'Some courts have said that it is enough that the defendant was in exclusive control at the time of the indicated negligence. It would be far better, and much confusion would be avoided, if the idea of 'control' were discarded altogether, and we were to say merely that the apparent cause of the accident must be such that the defendant would be responsible for any negligence connected with it.'

 Here, Great Eastern had exclusive control over the instrumentality prior to the pumping operation, and at the time of the pumping operation actively controlled and directed the flow of the oil thru the pipe lines. Mr. Georges testified that he directed the flow of the oil into tanks A-1 and A-2 by opening the valves to those tanks and kept the valve to tank D-1 closed; Mr. Georges gave orders for the commencement of the pumping operations. Having excluded the flow of the oil into the pipes as causing the fracture to the elbow or contributing thereto, it cannot be said that the control of the pump by Hygrade Tanker No. 26 in any way interfered with the exclusive control of the instrumentality that caused the damage.

 The burden of explanation rests with the respondent Great Eastern. Citrola v. Eastern Airlines, Inc., 2 Cir., 264 F.2d 815, 817. Great Eastern offered the testimony of the contractor who installed the fuel lines and the elbow. He testified that the lines and the elbow were installed some months prior to the occurrence. The witness testified that in his opinion the lines were properly installed. He had no opinion as to the cause of the fracture.

 Tanker No. 26 offered the testimony of an expert, who testified that the cast iron elbow used in the installation was imprudent, since cast iron is brittle. Great Eastern failed to produce the elbow. The explanation made by Mr. Hillman, the plant manager, was that he disposed of the elbow because it was in the way. He testified that at the time he disposed of the elbow, he knew litigation was pending; and he could not identify the officer or other person in power who directed the disposition of the elbow.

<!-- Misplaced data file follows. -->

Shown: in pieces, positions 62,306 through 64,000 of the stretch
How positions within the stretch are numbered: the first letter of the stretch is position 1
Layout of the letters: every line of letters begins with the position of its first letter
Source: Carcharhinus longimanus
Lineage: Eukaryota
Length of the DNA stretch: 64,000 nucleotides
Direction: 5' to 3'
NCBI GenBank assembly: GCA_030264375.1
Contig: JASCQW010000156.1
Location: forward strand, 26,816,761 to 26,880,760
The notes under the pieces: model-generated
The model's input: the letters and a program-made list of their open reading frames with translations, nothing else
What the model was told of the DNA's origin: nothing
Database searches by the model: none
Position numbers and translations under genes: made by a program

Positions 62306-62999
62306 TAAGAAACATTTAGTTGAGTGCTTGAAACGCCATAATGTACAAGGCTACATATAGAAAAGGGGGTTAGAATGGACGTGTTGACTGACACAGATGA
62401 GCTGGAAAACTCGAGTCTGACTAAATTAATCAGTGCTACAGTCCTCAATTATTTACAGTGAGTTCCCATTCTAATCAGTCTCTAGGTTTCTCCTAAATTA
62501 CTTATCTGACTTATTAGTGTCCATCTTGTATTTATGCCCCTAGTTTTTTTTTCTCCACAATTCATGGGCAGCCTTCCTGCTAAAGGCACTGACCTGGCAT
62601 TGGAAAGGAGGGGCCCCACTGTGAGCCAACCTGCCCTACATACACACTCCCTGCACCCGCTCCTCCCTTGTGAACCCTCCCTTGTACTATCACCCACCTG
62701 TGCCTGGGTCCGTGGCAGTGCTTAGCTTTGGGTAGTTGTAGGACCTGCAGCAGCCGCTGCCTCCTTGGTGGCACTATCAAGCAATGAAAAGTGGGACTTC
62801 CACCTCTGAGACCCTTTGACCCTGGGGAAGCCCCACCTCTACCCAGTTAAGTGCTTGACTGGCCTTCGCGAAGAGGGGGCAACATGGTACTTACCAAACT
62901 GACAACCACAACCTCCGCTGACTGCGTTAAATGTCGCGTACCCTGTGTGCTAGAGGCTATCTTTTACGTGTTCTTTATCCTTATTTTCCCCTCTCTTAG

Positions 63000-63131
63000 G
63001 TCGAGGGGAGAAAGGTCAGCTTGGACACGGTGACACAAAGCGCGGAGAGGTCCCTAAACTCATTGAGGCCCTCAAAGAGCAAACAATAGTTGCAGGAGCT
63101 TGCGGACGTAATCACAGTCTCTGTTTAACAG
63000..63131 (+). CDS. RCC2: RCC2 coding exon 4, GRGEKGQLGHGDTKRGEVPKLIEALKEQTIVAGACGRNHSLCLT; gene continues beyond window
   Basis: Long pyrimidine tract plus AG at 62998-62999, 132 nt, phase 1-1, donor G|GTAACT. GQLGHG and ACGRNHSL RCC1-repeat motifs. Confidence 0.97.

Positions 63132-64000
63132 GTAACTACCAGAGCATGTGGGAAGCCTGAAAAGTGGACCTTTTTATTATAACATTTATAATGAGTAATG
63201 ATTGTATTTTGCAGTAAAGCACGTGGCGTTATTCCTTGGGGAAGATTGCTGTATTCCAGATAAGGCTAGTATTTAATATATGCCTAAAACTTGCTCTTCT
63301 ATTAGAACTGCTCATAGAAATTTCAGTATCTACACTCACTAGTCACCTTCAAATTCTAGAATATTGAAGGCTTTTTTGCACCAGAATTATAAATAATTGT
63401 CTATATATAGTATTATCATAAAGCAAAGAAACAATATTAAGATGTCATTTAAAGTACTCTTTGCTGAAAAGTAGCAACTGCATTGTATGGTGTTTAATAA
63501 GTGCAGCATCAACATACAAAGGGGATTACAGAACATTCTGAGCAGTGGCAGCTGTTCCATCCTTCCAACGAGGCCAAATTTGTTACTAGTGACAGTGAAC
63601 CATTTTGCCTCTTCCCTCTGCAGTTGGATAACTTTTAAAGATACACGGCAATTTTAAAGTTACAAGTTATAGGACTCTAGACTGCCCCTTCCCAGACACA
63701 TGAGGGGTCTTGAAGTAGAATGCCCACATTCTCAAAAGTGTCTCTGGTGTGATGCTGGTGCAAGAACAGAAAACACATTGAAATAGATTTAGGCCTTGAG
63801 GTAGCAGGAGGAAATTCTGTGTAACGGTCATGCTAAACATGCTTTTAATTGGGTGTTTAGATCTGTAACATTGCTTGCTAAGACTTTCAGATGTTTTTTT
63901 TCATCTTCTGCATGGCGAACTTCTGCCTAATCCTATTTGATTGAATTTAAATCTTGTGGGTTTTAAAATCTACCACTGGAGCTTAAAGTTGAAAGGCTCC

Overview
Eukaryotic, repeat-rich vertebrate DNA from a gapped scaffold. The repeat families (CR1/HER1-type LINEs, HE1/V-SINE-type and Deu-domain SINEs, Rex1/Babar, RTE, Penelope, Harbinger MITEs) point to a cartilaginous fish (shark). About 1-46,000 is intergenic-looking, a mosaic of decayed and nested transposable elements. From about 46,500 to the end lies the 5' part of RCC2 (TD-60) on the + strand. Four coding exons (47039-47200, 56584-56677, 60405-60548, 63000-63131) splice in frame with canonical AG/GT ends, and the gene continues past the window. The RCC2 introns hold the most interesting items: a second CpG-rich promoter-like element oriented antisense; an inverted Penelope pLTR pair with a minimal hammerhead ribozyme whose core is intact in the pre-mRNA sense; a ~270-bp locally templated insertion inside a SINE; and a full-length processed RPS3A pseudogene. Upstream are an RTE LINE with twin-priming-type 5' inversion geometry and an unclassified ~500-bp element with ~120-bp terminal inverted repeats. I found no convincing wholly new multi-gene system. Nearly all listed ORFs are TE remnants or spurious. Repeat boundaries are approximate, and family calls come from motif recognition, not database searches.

The Court finds that Great Eastern's explanation as to the failure to produce the fractured elbow is insufficient. Waterman S.S. Corp. v. United States S.R. & M. Co., 5 Cir., 1946, 155 F.2d 687. The Court infers from this failure that if the elbow were produced, it would have disclosed facts adverse to respondent Great Eastern.

 In Colvin v. Kokusai Kisen Kabushiki Kaisha, 5 Cir., 1934, 72 F.2d 44, the injury was caused by a defective rope which broke. The failure to produce the rope was discussed by the Court in the following language, at page 46:

 'We think it cannot be doubted that the failure to produce the rope was a matter for the serious consideration of the District Judge, and that it is to be considered by us in connection with all of the other evidence * * *.'

 To the same effect, see The Vulcan, D.C., 60 F.Supp. 158; Long Island Railroad Company v. New York Central No. 25, 2 Cir., 182 F.Supp. 100, 103; Wigmore on Evidence, Third Edition, Volume 2, § 285, page 162.

 This decision constitutes the findings of fact and conclusions of law.

 Submit judgment in the first action in favor of Tanker Hygrade No. 26, Inc., and against Great Eastern Fuel Co., Inc., dismissing the libel.

 The trial on the issue of damages in the second action is set down for Thursday, February 2, 1961, at 10 A.M.

19610127